(a ramble) on university application

I started a similar post to this back in early November. It read as follows:

As I write, I am waiting on a response from Sidney Sussex College, Cambridge, regarding whether they have decided to give me an interview for English Literature. It feels as though a lot has changed since day seventy-six, when I collected my AS Level results and questioned whether a study of English at university was the right decision, and yet nothing has changed at all.

Perhaps that’s it. Nothing has changed: I still know that literature is the subject I wish to commit at least three years of my life to; I still know that I will enjoy and be good at it; I still know that the grade I received in August was not one I deserved after the work I put in all of last year. And the fact that I have held on to this knowledge is the main reason that I decided to apply to Cambridge regardless.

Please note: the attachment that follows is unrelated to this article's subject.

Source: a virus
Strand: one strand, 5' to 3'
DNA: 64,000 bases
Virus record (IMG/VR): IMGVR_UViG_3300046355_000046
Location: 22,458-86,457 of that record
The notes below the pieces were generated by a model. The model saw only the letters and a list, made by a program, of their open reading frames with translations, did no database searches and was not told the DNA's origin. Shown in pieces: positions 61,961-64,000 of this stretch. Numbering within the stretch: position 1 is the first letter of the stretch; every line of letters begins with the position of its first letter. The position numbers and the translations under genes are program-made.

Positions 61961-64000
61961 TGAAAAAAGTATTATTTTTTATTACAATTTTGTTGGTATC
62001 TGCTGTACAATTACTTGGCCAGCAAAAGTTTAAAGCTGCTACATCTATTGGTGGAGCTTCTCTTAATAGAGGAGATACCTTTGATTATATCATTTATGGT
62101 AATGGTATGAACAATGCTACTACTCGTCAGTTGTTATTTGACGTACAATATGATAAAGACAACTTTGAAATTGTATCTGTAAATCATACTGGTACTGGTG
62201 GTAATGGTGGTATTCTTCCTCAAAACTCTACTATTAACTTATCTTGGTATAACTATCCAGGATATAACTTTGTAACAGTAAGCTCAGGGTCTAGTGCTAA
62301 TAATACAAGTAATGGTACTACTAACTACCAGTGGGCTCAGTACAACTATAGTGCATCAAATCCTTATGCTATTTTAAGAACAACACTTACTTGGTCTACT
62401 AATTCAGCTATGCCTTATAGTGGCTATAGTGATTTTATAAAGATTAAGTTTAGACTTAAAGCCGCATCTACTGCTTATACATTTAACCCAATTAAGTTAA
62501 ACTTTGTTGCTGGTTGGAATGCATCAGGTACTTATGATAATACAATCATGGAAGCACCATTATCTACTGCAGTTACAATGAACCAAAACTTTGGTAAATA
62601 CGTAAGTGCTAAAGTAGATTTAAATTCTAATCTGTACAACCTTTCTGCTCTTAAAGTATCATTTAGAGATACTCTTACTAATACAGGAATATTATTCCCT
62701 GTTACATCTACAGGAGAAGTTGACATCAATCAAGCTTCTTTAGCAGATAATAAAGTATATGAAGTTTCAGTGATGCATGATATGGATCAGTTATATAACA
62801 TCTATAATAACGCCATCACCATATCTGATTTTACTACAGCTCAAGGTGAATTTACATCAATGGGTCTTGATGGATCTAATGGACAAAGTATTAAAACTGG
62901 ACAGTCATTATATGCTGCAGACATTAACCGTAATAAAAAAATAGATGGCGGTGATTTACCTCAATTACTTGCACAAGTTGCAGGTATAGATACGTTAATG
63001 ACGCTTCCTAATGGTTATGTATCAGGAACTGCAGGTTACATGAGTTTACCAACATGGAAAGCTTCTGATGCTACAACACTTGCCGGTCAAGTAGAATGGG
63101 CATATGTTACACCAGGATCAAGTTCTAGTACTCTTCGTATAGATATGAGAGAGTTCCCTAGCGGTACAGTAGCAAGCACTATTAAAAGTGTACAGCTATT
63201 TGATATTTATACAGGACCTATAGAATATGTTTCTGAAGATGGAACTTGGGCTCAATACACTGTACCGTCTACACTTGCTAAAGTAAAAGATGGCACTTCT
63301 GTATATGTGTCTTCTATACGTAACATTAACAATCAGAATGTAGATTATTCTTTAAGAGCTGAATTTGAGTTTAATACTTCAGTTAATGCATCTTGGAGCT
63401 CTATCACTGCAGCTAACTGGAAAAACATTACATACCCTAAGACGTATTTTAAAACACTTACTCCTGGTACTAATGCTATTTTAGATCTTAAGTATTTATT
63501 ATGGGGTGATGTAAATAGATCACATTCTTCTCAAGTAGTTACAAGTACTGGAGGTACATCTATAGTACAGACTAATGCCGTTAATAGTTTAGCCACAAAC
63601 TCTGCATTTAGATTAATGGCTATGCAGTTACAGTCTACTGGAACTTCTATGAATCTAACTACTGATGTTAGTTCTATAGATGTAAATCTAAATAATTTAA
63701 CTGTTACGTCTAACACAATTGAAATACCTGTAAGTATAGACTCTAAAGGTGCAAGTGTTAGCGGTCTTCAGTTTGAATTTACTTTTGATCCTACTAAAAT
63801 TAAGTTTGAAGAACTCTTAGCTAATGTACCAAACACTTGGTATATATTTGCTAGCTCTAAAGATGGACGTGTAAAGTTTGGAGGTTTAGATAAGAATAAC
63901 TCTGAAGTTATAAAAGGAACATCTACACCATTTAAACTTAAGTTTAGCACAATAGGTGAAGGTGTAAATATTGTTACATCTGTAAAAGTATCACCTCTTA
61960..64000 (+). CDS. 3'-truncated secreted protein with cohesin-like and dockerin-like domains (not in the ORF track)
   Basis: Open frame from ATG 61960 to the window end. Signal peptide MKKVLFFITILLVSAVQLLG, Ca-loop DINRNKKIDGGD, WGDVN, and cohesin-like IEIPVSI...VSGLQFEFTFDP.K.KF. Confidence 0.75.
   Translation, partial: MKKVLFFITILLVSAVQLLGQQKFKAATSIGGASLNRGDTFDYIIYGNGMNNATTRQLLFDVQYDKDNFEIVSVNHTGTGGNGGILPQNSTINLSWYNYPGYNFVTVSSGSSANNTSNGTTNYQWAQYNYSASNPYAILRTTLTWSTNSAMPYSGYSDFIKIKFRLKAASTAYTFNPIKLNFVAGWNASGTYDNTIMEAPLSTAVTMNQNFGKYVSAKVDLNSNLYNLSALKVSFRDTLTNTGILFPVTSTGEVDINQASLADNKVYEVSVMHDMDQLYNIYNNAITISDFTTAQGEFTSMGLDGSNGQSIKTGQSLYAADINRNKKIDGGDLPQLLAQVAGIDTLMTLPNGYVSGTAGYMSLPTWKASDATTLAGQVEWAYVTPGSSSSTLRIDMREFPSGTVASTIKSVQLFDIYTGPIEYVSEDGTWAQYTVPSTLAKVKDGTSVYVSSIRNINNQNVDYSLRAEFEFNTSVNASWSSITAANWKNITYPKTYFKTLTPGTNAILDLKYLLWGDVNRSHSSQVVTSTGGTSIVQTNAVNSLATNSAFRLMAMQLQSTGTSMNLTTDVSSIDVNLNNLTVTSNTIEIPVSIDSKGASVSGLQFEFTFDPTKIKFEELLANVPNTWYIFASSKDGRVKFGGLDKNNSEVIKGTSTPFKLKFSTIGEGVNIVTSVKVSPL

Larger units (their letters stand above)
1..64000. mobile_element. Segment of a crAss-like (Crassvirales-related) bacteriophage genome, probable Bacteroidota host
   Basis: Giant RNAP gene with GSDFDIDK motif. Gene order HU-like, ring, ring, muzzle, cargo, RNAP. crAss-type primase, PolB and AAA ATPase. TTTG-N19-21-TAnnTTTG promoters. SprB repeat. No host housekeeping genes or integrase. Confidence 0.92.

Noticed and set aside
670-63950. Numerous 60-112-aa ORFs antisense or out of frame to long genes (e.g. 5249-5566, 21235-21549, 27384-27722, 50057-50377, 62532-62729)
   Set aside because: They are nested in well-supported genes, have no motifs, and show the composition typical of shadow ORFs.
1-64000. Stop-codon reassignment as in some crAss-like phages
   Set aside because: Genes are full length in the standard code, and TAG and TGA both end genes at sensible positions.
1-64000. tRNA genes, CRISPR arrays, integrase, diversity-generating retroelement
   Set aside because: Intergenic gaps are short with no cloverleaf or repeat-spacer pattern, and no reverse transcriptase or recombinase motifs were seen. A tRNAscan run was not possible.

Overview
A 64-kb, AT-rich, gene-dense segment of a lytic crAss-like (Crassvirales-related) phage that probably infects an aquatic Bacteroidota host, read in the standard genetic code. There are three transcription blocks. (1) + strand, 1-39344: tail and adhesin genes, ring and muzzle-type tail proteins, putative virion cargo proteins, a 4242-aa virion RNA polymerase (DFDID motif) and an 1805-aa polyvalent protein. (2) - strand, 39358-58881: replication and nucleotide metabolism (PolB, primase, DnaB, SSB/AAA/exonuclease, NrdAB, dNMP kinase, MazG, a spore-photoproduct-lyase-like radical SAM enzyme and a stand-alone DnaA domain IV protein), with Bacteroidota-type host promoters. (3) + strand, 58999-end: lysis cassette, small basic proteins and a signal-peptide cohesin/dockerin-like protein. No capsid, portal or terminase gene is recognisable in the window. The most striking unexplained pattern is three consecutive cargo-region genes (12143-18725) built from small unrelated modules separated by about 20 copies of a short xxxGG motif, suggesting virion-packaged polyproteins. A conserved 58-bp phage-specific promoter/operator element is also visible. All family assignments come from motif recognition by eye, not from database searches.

It was a convenience, too. It’s no secret that UCAS applications are stressful, complicated and time-consuming, and applying for Cambridge ensured that mine would be completed by the early October 15th deadline (by which time all Oxbridge and Medicine applications must be submitted). Although the last fortnight – when I committed to the decision of a Cambridge application and suddenly found myself with an entire UCAS form to fill in online, as well as a concise and tricky personal statement to write – was a mad rush, for the last month I have been able to help my peers struggle through the process on top of the ever-growing pressures of A2 study knowing mine is already complete.

Furthermore, an early application often (though not always) means early offers. Within eight days of the submission of my UCAS form I received an offer from my top choice bar Cambridge, the University of York, followed over the next few weeks with offers from Sussex and Lancaster.

It is likely that I will hear back from Sidney this week, since interviews are held early in December. It is hugely unlikely that I will be successful, on account of my lower-than-anticipated grades.